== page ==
"Kate's on her way up," said Dr. Nick Rivers.
"Oh great, just what I need now. Jerry again?"
"I don't know. Probably."
"She's developing too close of an attachment to that specimen. I'm thinking about destroying it - it's clouding her judgment."
"Hey, rhesuses are a dime a dozen. She'll remember that eventually."
"She'd better, Nick. Her job depends on it. I'll see you later this afternoon."
Dr. Samuel Hibbert, the CEO of Neuratech Enterprises, hung up the phone.
Neuratech made its name in 2006, when it successfully developed a nanotechnology based system to repair damaged spinal cords. The technology allowed doctors to implant a small computer at the base of the remaining healthy section of the patient's spinal cord, and then simply inject millions of nanorobots into the patient, which would assemble themselves, creating an artificial spinal cord. The implanted computer would guide these robots, telling them how to go about the reconstruction. Thanks to Neuratech, spinal cord injuries were a concern of the past.
Now the company was ready to take the next step - mind control. A brain could theoretically be controlled and modified, if they could figure out exactly which neurons in the brain did what. Neuratech was going full speed ahead researching the rhesus monkey brain, using the same nanotechnology that made Neuratech one of the largest medical forces on the planet. Once they unlocked the mysteries of the brain, the sky was the limit. As far as the press was concerned, Neuratech was going to use this technology to help people with brain damage regain certain abilities. But several high-ranking officials at the Pentagon had already given him a call, and one in particular, had given him a substantial grant. Dr. Hibbert fully intended to make good on that grant and to keep the good general posted on any potential military applications of the technology.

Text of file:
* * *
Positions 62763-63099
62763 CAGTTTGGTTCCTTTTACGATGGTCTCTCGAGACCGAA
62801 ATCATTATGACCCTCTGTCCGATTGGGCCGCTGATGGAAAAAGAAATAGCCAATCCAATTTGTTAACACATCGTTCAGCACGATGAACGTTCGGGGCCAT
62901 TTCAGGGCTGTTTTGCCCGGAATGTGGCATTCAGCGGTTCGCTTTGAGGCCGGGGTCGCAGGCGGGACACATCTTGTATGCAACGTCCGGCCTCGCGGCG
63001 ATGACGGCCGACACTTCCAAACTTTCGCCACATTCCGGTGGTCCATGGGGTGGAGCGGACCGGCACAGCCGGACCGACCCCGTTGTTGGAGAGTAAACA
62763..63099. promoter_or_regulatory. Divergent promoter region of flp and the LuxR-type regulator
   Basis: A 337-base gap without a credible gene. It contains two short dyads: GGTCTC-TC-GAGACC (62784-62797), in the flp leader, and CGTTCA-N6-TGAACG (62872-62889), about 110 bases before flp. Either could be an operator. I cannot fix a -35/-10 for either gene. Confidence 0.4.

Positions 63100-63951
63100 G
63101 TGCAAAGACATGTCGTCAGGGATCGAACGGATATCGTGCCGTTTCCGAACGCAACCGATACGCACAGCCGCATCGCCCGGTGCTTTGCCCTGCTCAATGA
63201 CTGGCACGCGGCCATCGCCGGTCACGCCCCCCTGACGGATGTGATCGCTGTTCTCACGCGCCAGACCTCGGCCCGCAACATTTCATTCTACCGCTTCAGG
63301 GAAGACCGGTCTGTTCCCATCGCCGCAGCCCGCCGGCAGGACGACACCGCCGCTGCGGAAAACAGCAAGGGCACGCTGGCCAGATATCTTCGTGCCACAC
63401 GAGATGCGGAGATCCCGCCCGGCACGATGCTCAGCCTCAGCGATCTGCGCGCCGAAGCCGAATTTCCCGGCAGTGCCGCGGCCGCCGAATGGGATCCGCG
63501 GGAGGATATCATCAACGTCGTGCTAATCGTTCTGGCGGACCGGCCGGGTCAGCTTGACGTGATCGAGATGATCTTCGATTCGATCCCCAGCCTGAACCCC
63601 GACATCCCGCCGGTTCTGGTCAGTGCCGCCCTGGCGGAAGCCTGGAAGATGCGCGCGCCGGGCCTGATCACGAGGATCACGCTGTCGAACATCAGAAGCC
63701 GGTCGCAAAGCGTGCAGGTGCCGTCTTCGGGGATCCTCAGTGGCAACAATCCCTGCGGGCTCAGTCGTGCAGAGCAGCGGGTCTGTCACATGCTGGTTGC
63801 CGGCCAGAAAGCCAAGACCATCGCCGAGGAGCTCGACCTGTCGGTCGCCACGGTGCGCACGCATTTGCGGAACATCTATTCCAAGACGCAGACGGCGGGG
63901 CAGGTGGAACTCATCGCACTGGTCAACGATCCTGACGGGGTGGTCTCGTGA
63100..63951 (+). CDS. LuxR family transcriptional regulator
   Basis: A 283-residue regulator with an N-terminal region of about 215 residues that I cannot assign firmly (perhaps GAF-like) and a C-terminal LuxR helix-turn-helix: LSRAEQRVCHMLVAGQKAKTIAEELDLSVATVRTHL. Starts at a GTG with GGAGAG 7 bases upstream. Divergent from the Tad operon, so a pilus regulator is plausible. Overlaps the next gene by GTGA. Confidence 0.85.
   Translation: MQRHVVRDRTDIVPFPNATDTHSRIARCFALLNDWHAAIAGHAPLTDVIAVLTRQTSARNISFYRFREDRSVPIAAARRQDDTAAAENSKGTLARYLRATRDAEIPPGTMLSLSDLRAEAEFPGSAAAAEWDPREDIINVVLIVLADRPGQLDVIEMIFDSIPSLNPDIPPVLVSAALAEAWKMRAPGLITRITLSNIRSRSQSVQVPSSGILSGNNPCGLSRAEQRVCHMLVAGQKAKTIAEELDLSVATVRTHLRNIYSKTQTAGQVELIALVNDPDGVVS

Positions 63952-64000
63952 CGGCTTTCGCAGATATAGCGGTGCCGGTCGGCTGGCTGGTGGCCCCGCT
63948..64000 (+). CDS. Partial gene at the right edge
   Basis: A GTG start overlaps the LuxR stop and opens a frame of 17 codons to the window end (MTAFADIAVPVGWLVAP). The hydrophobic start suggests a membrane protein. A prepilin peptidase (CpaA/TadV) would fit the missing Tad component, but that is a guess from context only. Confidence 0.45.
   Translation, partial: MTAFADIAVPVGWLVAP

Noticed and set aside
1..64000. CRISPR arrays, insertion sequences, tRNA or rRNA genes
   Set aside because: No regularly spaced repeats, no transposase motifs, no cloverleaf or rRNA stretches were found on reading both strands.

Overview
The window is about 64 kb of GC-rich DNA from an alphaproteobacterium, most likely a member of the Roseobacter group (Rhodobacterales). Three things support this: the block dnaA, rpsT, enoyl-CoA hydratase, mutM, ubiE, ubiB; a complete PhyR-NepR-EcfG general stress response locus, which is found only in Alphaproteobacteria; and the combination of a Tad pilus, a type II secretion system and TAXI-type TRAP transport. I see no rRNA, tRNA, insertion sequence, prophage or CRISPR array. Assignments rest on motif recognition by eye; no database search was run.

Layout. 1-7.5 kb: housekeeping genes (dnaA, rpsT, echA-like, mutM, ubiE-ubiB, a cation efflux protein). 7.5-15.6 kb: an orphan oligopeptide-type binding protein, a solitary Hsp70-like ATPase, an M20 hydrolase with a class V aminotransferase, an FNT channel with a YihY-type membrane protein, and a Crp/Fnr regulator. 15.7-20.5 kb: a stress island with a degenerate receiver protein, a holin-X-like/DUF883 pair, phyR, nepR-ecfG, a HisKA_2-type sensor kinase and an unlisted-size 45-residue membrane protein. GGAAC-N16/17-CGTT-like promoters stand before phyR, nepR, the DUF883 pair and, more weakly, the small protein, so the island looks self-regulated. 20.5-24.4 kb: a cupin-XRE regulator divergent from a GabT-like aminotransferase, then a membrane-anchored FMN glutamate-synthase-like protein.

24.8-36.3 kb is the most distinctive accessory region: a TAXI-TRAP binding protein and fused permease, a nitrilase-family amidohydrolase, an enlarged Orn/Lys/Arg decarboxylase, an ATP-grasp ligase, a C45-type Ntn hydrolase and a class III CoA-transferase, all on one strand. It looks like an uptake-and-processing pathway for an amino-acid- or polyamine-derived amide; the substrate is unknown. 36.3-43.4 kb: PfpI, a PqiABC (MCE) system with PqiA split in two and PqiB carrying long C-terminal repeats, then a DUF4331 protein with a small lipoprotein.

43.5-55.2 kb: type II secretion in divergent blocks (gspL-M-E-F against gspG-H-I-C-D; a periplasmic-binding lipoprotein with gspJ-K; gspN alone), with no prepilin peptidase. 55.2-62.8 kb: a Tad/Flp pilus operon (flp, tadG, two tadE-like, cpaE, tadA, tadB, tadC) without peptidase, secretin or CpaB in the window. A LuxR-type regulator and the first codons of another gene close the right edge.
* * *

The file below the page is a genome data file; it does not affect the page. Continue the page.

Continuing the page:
Dr. Kate Simpson was getting really sick of Neuratech. She joined the company as the head psychologist two years before, highly impressed by the company's incredible medical accomplishments, ready to change the world. Her grandfather had suffered a stroke when she was a child, and she had been devastated by what he had become. He could barely speak, and he needed a nurse around twenty-four hours a day. It was even more horrifying to her that he understood exactly what had happened to him. Neuratech was a company that could help him, and people like him. If only Neuratech had similar ideals.
Kate was getting increasingly concerned that her boss, Dr. Hibbert, was losing focus on the psychological aspect of the technology. He seemed to have developed a ruthless direction, going for complete control of the specimens at the expense of their psychological well-being. The point wasn't that the animals were unhappy with the procedure - they were going berserk. They would injure themselves and other animals, and attempt to injure the lab staff. They wouldn't eat or drink, and they would constantly screech, driving everyone else crazy as well. Usually, they would die unceremoniously within a day or two. But none of this seemed to bother Hibbert, because he could use the computer to make their arms move. Great.